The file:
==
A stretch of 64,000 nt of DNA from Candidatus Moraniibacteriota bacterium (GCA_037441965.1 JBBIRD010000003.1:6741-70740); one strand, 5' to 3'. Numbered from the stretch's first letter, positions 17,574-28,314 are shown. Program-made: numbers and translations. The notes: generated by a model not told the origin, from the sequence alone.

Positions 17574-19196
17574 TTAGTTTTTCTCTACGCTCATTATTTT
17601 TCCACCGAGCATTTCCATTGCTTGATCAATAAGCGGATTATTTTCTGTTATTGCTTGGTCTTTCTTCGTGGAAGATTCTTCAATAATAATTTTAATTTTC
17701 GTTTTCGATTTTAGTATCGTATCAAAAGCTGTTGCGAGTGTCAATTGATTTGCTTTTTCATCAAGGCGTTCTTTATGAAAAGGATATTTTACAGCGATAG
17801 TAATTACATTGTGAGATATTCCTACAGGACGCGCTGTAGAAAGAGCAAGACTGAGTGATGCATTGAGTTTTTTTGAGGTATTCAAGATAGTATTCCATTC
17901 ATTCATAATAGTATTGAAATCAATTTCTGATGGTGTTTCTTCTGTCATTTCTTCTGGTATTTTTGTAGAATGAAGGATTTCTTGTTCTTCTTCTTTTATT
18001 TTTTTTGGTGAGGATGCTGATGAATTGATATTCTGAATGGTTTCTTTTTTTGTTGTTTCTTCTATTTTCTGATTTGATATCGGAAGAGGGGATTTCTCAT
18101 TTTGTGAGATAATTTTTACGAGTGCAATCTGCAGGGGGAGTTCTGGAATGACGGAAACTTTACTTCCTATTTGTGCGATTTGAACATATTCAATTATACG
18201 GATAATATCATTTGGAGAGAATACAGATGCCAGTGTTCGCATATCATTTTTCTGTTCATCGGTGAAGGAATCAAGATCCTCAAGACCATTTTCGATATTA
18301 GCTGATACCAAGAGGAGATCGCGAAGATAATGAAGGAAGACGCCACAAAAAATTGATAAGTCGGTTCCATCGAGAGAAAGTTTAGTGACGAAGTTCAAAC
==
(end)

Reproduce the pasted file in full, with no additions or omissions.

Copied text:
A stretch of 64,000 nt of DNA from Candidatus Moraniibacteriota bacterium (GCA_037441965.1 JBBIRD010000003.1:6741-70740); one strand, 5' to 3'. Numbered from the stretch's first letter, positions 17,574-28,314 are shown. Program-made: numbers and translations. The notes: generated by a model not told the origin, from the sequence alone.

Positions 17574-19196
17574 TTAGTTTTTCTCTACGCTCATTATTTT
17601 TCCACCGAGCATTTCCATTGCTTGATCAATAAGCGGATTATTTTCTGTTATTGCTTGGTCTTTCTTCGTGGAAGATTCTTCAATAATAATTTTAATTTTC
17701 GTTTTCGATTTTAGTATCGTATCAAAAGCTGTTGCGAGTGTCAATTGATTTGCTTTTTCATCAAGGCGTTCTTTATGAAAAGGATATTTTACAGCGATAG
17801 TAATTACATTGTGAGATATTCCTACAGGACGCGCTGTAGAAAGAGCAAGACTGAGTGATGCATTGAGTTTTTTTGAGGTATTCAAGATAGTATTCCATTC
17901 ATTCATAATAGTATTGAAATCAATTTCTGATGGTGTTTCTTCTGTCATTTCTTCTGGTATTTTTGTAGAATGAAGGATTTCTTGTTCTTCTTCTTTTATT
18001 TTTTTTGGTGAGGATGCTGATGAATTGATATTCTGAATGGTTTCTTTTTTTGTTGTTTCTTCTATTTTCTGATTTGATATCGGAAGAGGGGATTTCTCAT
18101 TTTGTGAGATAATTTTTACGAGTGCAATCTGCAGGGGGAGTTCTGGAATGACGGAAACTTTACTTCCTATTTGTGCGATTTGAACATATTCAATTATACG
18201 GATAATATCATTTGGAGAGAATACAGATGCCAGTGTTCGCATATCATTTTTCTGTTCATCGGTGAAGGAATCAAGATCCTCAAGACCATTTTCGATATTA
18301 GCTGATACCAAGAGGAGATCGCGAAGATAATGAAGGAAGACGCCACAAAAAATTGATAAGTCGGTTCCATCGAGAGAAAGTTTAGTGACGAAGTTCAAAC